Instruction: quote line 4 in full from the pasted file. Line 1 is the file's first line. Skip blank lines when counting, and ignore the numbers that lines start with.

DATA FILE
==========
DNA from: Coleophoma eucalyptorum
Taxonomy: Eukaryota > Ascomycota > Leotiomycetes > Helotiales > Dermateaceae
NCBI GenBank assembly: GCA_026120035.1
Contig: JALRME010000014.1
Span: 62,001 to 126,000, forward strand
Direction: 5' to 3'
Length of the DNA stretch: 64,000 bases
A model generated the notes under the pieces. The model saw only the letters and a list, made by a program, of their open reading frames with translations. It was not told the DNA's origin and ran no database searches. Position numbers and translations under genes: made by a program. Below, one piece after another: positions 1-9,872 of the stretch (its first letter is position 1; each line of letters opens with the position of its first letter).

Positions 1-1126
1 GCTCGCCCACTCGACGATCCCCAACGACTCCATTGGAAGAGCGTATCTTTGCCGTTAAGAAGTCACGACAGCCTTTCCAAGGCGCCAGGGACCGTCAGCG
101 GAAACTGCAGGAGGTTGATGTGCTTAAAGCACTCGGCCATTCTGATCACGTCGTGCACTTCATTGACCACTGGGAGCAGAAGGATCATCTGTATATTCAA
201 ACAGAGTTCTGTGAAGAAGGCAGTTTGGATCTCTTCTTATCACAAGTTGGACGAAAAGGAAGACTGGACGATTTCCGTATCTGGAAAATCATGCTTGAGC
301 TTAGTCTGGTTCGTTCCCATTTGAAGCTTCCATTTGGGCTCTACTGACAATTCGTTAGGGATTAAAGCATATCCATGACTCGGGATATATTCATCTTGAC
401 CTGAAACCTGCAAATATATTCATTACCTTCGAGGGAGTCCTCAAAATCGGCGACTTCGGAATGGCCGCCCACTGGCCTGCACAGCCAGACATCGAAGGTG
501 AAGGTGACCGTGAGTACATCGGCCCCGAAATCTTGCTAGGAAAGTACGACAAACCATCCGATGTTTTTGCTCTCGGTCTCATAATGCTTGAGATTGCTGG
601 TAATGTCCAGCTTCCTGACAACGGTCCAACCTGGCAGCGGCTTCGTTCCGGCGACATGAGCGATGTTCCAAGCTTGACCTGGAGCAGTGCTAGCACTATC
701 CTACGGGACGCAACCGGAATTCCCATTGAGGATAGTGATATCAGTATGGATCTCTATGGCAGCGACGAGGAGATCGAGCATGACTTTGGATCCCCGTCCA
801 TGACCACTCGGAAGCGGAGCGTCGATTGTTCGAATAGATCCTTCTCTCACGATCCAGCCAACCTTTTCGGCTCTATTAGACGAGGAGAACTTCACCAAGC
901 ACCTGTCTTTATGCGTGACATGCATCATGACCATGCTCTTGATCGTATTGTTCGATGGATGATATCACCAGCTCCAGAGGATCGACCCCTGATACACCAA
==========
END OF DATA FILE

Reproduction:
Contig: JALRME010000014.1